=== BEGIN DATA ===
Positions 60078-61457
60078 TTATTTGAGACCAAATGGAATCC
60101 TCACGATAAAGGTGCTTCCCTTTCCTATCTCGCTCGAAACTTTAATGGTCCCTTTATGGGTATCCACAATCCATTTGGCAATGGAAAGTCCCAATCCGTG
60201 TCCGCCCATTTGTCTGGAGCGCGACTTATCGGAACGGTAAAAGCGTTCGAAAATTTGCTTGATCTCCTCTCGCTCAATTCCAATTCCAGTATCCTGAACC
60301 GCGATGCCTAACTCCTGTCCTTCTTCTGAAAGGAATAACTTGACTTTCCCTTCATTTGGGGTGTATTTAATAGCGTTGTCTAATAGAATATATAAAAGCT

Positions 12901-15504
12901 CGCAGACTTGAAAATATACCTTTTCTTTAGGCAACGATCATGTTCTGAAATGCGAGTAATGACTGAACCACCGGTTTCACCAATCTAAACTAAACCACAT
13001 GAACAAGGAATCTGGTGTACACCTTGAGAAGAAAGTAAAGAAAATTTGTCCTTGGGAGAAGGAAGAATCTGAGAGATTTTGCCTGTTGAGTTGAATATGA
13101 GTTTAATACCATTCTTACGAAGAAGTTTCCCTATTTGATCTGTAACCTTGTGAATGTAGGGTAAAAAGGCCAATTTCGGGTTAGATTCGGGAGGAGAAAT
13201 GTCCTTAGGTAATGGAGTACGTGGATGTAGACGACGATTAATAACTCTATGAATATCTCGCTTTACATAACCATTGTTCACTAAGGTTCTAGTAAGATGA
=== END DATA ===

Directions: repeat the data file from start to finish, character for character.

Positions 60078-61457
60078 TTATTTGAGACCAAATGGAATCC
60101 TCACGATAAAGGTGCTTCCCTTTCCTATCTCGCTCGAAACTTTAATGGTCCCTTTATGGGTATCCACAATCCATTTGGCAATGGAAAGTCCCAATCCGTG
60201 TCCGCCCATTTGTCTGGAGCGCGACTTATCGGAACGGTAAAAGCGTTCGAAAATTTGCTTGATCTCCTCTCGCTCAATTCCAATTCCAGTATCCTGAACC
60301 GCGATGCCTAACTCCTGTCCTTCTTCTGAAAGGAATAACTTGACTTTCCCTTCATTTGGGGTGTATTTAATAGCGTTGTCTAATAGAATATATAAAAGCT

Positions 12901-15504
12901 CGCAGACTTGAAAATATACCTTTTCTTTAGGCAACGATCATGTTCTGAAATGCGAGTAATGACTGAACCACCGGTTTCACCAATCTAAACTAAACCACAT
13001 GAACAAGGAATCTGGTGTACACCTTGAGAAGAAAGTAAAGAAAATTTGTCCTTGGGAGAAGGAAGAATCTGAGAGATTTTGCCTGTTGAGTTGAATATGA
13101 GTTTAATACCATTCTTACGAAGAAGTTTCCCTATTTGATCTGTAACCTTGTGAATGTAGGGTAAAAAGGCCAATTTCGGGTTAGATTCGGGAGGAGAAAT
13201 GTCCTTAGGTAATGGAGTACGTGGATGTAGACGACGATTAATAACTCTATGAATATCTCGCTTTACATAACCATTGTTCACTAAGGTTCTAGTAAGATGA